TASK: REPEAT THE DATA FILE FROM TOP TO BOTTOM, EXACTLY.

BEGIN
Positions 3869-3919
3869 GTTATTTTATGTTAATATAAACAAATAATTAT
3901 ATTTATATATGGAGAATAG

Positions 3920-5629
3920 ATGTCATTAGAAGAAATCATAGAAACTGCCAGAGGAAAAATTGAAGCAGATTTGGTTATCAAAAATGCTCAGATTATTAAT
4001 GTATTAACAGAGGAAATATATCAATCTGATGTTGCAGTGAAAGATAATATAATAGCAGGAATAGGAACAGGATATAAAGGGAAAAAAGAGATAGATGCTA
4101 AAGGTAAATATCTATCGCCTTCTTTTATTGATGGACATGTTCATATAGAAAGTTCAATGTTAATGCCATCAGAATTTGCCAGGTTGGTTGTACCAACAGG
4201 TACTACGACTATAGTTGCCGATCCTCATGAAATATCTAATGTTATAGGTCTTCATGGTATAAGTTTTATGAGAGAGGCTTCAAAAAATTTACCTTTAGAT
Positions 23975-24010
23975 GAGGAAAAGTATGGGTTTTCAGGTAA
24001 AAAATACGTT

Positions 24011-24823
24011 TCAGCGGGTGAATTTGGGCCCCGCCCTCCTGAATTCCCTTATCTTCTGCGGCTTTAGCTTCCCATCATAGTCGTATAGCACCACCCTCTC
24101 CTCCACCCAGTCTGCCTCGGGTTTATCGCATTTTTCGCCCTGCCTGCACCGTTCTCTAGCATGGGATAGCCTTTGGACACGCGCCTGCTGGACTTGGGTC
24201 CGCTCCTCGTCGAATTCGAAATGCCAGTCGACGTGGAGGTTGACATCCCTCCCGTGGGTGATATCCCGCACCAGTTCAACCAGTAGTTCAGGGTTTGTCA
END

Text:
Positions 3869-3919
3869 GTTATTTTATGTTAATATAAACAAATAATTAT
3901 ATTTATATATGGAGAATAG

Positions 3920-5629
3920 ATGTCATTAGAAGAAATCATAGAAACTGCCAGAGGAAAAATTGAAGCAGATTTGGTTATCAAAAATGCTCAGATTATTAAT
4001 GTATTAACAGAGGAAATATATCAATCTGATGTTGCAGTGAAAGATAATATAATAGCAGGAATAGGAACAGGATATAAAGGGAAAAAAGAGATAGATGCTA
4101 AAGGTAAATATCTATCGCCTTCTTTTATTGATGGACATGTTCATATAGAAAGTTCAATGTTAATGCCATCAGAATTTGCCAGGTTGGTTGTACCAACAGG
4201 TACTACGACTATAGTTGCCGATCCTCATGAAATATCTAATGTTATAGGTCTTCATGGTATAAGTTTTATGAGAGAGGCTTCAAAAAATTTACCTTTAGAT
Positions 23975-24010
23975 GAGGAAAAGTATGGGTTTTCAGGTAA
24001 AAAATACGTT

Positions 24011-24823
24011 TCAGCGGGTGAATTTGGGCCCCGCCCTCCTGAATTCCCTTATCTTCTGCGGCTTTAGCTTCCCATCATAGTCGTATAGCACCACCCTCTC
24101 CTCCACCCAGTCTGCCTCGGGTTTATCGCATTTTTCGCCCTGCCTGCACCGTTCTCTAGCATGGGATAGCCTTTGGACACGCGCCTGCTGGACTTGGGTC
24201 CGCTCCTCGTCGAATTCGAAATGCCAGTCGACGTGGAGGTTGACATCCCTCCCGTGGGTGATATCCCGCACCAGTTCAACCAGTAGTTCAGGGTTTGTCA